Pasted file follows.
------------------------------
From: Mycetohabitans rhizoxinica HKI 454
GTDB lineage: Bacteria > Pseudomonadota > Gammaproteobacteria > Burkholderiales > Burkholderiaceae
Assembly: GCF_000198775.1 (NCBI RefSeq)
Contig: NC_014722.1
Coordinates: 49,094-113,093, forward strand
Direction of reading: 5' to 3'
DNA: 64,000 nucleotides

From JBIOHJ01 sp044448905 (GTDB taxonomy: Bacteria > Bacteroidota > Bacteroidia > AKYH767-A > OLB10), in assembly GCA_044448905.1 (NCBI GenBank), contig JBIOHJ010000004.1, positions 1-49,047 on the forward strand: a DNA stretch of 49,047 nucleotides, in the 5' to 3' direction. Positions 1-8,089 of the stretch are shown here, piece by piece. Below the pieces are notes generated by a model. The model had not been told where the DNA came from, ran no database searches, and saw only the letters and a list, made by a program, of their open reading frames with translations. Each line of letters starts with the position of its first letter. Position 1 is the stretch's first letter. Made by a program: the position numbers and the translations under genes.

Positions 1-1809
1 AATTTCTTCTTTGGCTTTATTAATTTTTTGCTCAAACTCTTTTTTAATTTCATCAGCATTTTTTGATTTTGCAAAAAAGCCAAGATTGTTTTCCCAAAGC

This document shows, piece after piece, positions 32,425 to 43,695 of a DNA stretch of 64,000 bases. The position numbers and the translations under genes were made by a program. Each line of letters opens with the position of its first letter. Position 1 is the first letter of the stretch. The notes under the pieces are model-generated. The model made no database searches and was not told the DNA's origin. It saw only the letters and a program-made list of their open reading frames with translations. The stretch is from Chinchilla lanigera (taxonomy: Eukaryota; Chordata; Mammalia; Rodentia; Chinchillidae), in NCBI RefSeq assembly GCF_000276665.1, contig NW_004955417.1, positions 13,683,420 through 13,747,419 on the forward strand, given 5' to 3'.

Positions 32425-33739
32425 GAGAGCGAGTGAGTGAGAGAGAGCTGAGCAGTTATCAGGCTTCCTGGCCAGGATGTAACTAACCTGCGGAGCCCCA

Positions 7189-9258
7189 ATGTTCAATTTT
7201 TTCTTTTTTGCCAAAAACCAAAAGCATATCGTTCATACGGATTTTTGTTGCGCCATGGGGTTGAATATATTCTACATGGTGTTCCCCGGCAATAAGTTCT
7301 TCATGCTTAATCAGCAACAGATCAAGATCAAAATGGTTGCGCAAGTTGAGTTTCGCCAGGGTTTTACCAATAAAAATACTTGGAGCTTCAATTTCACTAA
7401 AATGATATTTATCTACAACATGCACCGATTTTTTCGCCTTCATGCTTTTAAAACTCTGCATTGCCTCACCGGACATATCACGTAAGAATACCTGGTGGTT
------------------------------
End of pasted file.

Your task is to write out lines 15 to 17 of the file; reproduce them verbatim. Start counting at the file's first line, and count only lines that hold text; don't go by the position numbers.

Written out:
7189 ATGTTCAATTTT
7201 TTCTTTTTTGCCAAAAACCAAAAGCATATCGTTCATACGGATTTTTGTTGCGCCATGGGGTTGAATATATTCTACATGGTGTTCCCCGGCAATAAGTTCT
7301 TCATGCTTAATCAGCAACAGATCAAGATCAAAATGGTTGCGCAAGTTGAGTTTCGCCAGGGTTTTACCAATAAAAATACTTGGAGCTTCAATTTCACTAA